For Release:
Contact: Justin Bush
Washington Recreation and Conservation Office

OLYMPIA–Gov. Jay Inslee, in partnership with the Washington Invasive Species Council, has proclaimed the week of February 20 as Invasive Species Awareness Week in Washington in solidarity with National Invasive Species Awareness Week.

“Invasive species threaten wildlife as we know it in Washington state,” said Inslee. “We can all help to kick out unwelcome invaders. I invite you to learn how to spot them and learn who to call when you find them–you would do a great service to our state and environment.”

Whether on land or in water, some human-introduced organisms such as fish, bugs, plants and other wildlife can damage agriculture, recreation, forests and other resources. They can threaten the survival of endangered species such as salmon and orca and change natural processes such as fire, water availability and flooding. Invasive species are a global problem that has cost the United States more than $1.2 trillion in the past 50 years. A 2017 state study estimates that some species in other states, such as invasive freshwater mussels, would cost Washington more than $100 million annually in damage and loss if they become established here.

The awareness week includes webinars and events aimed at sharing information on priority invasive species, risks to the economy and environment and ways to become part of the solution. Visit the Invasive Species Awareness Week webpage for more information.

“The role of the public can’t be understated,” said Justin Bush, executive coordinator of the Washington Invasive Species Council. “We have lots of examples where the public was first to discover a new problem species. Many organizations work together to perform surveillance and trapping to detect invasive species, but they can’t be everywhere. People playing active roles in their communities to protect the resources we value is very important.”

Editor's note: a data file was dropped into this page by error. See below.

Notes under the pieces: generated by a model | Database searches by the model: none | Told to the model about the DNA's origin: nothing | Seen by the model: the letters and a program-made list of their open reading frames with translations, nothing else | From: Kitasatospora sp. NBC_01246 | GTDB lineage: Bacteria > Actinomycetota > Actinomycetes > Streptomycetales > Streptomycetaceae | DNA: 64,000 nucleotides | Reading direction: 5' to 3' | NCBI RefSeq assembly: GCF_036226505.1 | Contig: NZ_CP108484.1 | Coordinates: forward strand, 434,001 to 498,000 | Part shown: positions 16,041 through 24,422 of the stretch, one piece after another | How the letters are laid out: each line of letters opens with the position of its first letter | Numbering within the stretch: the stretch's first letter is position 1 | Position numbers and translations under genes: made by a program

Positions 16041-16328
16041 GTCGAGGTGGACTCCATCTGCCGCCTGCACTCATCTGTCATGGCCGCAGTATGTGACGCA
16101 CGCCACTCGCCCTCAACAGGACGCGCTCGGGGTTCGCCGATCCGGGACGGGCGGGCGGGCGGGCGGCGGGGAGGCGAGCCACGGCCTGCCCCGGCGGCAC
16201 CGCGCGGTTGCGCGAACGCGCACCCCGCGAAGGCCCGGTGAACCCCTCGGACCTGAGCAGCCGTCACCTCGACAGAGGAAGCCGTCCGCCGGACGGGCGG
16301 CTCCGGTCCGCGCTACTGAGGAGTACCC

The council hosts the Washington Invasives mobile app and website where people can report sightings of suspected invasive species.

Beyond awareness and reporting, everyone can help by taking simple actions such as the following:

“Washington is a wonderful place to call home due to clean water and productive land, abundant natural resources, diverse agricultural commodities, booming domestic and international trade and ample opportunities to recreate on the land and water,” Bush said. “Invasive species threaten much of what Washington embodies and values. Please take a few minutes to learn about this important topic and integrate simple preventative actions into your daily activities. By working together, we can solve this shared problem.”

Webinars and Events

Register for the webinars because spots are limited. All times shown are in Pacific Standard Time.

The Legislature created the Washington Invasive Species Council in 2006 and tasked it with providing policy-level direction, planning and coordination for combating harmful invasive species throughout the state and preventing the introduction of others that may be potentially harmful.